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Kelly golden in the pool

Matt Ross
Booster Sports Editor
Sunday August 26, 2001

Going backwards in sports isn't a good sign but for Jessica Kelly she swimmingly continues to progress in reverse.

Eleven year-old Jessica shattered the Alberta record in her age group this past weekend at the provincial summer meet in Edmonton. Her time of 36.03 in the 50 metre back crawl was a phenomenal half-second better than the old standard.

Oh, and while she was at it, she also claimed gold in three other events, including staking her name to the record books again. In the 50 metre freestyle, at 31.68 she sliced 18/100ths from the previous best performance.

If success breeds success, Jessica's competitive fire is fueled by her quest for continued individual glory.

"You want to put your name in the record book, plus there are people who you want to beat," the third year swimmer said, beaming with a smile.

Representing the Aquanauts from the Leisure Centre, Jessica qualified for the provincials two weeks ago during the regionals. Her times in all four disciplines, including the 100 metre freestyle and the 25 metre butterfly, were the fastest throughout the province and placed her in the middle lane for all of her one-race finals in Edmonton.

With a muscular build in her shoulders and upper torso, the back crawl is a natural event for Jessica. She agrees the race is made for her but prefers the backwards movement as it allows for an improved oxygen intake.

"When you're pulling in the water, it takes a lot of strength. It's also the best stroke because you can breathe when you swim," she said.

With the summer swim season concluded, Jessica is putting away her swimsuit and sharpening her skates in preparation for ice hockey. However, with future goals of making the Alberta and Canadian swim teams, she acknowledges if she's to get serious about improving in the pool, sometime soon she'll have to commit to year-round training.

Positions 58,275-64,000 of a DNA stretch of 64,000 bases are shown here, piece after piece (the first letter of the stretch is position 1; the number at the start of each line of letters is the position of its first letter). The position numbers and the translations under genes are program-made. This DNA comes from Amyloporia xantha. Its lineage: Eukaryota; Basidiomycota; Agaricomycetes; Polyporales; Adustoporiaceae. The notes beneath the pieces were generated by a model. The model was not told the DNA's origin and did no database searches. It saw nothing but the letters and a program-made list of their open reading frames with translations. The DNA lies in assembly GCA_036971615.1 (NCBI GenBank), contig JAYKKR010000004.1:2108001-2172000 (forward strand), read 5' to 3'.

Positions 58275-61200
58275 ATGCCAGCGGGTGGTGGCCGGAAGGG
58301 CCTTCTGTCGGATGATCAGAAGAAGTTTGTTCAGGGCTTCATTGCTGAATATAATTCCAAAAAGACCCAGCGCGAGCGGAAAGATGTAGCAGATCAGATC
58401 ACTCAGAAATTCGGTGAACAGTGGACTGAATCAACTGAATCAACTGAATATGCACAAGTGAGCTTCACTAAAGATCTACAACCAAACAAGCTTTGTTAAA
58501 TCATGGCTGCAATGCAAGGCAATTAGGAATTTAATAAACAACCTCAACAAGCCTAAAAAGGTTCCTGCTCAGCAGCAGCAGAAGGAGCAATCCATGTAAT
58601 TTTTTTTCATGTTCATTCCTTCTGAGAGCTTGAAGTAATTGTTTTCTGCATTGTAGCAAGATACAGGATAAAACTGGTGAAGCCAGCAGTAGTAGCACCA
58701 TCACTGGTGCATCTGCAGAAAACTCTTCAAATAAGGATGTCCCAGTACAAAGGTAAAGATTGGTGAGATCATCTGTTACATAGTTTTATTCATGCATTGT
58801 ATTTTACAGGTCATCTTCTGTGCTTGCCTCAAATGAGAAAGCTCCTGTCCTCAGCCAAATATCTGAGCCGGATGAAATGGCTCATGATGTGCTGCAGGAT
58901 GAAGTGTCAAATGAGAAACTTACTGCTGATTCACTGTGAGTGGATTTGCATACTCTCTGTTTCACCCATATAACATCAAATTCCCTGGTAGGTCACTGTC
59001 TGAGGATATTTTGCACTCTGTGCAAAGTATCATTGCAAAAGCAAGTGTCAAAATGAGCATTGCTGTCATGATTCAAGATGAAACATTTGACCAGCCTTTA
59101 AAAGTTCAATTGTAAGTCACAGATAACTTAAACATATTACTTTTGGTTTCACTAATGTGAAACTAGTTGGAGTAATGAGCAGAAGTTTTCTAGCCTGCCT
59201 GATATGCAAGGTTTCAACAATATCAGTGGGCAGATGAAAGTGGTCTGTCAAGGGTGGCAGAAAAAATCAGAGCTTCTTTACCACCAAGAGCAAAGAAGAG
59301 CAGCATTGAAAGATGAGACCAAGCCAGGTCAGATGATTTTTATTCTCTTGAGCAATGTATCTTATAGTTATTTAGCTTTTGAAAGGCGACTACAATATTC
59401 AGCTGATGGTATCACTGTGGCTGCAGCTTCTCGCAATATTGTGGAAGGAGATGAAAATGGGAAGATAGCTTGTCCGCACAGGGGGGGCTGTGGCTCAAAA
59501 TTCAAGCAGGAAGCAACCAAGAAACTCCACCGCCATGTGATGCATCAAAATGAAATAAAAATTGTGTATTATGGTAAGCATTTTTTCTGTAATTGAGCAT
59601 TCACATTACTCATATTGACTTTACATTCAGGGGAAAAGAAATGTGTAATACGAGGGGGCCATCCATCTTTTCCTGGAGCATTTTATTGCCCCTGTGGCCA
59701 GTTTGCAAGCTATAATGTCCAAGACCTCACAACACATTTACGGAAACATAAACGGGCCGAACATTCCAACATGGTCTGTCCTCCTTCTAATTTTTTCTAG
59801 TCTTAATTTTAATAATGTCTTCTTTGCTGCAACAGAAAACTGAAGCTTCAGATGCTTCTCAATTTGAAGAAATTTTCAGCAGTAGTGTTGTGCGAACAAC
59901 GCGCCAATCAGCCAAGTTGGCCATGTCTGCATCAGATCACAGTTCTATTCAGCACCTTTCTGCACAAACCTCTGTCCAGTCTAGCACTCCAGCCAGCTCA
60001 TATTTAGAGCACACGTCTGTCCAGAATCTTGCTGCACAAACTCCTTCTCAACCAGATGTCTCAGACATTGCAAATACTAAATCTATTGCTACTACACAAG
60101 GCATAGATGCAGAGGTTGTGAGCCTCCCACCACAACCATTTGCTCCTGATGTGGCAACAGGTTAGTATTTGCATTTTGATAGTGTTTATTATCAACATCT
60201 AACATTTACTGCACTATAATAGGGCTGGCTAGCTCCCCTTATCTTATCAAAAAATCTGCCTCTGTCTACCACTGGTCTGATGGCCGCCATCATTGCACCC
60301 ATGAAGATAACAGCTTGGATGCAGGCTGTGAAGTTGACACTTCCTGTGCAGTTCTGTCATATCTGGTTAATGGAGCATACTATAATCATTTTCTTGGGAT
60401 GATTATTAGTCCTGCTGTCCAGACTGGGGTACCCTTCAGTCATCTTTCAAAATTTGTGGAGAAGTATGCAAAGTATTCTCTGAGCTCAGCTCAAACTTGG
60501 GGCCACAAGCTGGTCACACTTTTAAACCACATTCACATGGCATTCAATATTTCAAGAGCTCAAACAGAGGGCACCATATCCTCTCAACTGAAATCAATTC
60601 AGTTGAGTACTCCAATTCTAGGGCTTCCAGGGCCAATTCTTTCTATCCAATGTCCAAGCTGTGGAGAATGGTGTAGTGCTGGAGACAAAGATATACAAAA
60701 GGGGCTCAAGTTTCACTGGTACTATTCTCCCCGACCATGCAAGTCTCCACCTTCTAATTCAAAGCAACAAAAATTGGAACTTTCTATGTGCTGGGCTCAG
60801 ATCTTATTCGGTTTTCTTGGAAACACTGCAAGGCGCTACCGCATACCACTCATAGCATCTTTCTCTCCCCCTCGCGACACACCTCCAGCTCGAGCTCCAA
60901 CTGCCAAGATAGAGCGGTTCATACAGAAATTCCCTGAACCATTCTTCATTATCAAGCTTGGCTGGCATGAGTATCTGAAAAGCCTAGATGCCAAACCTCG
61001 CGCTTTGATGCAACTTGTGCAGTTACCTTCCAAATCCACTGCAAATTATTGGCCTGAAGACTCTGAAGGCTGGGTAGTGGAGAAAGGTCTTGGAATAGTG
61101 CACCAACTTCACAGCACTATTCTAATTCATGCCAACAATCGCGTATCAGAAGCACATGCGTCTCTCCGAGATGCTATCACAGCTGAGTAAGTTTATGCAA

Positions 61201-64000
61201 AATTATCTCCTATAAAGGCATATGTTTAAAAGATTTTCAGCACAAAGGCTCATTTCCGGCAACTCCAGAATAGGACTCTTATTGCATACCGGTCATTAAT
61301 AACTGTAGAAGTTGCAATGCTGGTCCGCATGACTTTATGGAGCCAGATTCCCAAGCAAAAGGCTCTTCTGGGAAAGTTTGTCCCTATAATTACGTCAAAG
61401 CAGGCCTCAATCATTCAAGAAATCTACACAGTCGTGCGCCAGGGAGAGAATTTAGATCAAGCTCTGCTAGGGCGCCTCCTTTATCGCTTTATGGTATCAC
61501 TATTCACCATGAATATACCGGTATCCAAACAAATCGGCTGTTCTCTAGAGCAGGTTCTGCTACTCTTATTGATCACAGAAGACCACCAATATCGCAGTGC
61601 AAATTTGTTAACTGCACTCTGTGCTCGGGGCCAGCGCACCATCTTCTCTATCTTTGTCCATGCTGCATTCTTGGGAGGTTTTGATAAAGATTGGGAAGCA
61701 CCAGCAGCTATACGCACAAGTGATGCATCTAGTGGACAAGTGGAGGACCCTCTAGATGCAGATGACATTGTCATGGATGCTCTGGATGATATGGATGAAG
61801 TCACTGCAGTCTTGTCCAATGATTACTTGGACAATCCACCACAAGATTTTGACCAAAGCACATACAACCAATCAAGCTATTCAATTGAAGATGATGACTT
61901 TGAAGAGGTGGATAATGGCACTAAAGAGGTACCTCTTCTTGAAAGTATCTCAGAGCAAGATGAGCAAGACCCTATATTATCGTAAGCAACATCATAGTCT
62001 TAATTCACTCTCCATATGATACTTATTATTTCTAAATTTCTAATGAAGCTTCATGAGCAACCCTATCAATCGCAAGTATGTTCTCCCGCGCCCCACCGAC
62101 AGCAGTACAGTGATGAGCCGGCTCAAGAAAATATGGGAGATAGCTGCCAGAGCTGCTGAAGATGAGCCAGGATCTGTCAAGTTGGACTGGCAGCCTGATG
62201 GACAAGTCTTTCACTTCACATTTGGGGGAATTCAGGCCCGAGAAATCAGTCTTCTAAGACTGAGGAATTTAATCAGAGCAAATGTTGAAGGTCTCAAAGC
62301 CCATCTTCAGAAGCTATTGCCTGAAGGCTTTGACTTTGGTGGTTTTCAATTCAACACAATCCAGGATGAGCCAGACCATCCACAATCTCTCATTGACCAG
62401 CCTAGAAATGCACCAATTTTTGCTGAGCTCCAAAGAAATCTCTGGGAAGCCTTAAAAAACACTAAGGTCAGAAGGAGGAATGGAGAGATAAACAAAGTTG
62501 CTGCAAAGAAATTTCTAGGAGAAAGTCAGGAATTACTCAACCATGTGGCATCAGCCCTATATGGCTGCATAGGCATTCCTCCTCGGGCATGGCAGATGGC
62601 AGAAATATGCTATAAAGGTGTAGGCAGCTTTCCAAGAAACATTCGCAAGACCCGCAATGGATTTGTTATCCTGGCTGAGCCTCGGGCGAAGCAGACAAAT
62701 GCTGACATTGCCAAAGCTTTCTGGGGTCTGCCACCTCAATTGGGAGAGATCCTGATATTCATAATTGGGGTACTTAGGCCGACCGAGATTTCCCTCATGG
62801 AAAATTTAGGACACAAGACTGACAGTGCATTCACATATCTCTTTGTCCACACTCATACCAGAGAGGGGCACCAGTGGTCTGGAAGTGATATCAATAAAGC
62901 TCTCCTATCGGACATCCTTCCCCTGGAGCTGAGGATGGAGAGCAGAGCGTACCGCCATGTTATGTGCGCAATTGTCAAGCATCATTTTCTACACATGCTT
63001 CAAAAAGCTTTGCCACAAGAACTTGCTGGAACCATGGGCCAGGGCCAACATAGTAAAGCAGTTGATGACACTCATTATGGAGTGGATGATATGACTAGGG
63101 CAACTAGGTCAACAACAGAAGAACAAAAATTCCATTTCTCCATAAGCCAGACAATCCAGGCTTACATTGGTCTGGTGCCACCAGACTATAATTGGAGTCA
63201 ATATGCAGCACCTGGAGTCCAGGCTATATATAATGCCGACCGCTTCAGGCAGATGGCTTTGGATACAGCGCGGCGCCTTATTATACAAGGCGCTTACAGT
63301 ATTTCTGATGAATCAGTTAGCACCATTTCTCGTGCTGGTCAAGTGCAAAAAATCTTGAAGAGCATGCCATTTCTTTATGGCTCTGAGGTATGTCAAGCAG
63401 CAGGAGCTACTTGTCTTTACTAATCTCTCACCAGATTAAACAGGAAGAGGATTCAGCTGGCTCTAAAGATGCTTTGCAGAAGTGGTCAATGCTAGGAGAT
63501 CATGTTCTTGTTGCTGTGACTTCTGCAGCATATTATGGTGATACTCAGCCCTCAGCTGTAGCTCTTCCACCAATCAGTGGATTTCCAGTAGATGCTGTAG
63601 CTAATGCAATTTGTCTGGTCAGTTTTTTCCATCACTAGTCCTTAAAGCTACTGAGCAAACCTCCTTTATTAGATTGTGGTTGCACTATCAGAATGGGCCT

She's proven she has the talent to in competing with elite swimmers. At a meet for full-year swimmers in July, also in Edmonton, Jessica emerged with three gold medals and was the first "summer" swimmer to record such a strong showing at a winter provincials.

What's stopping her at this point, though, is her drive. She admits she would get bored and might be turned off the sport altogether if she was training year-round.

Her mom, Lorraine, respects her daughter's wishes. While maybe Jessica's abilities could be maximized with additional training, Lorraine said there comes a point when parents have to refrain from pushing their children.

"When I spoke with James Hood (executive director at Swim Alberta) he said the kids have to ready themselves. Physically, it isn't until the age of 12 before they should be streamlined into one sport."

Still, if there is any motivation that could stoke her desire, on the back of Jessica's medals are the notations of her times and provincial records.

"I'd have to get driven and pushed to do this really hard but setting more records would probably do it."



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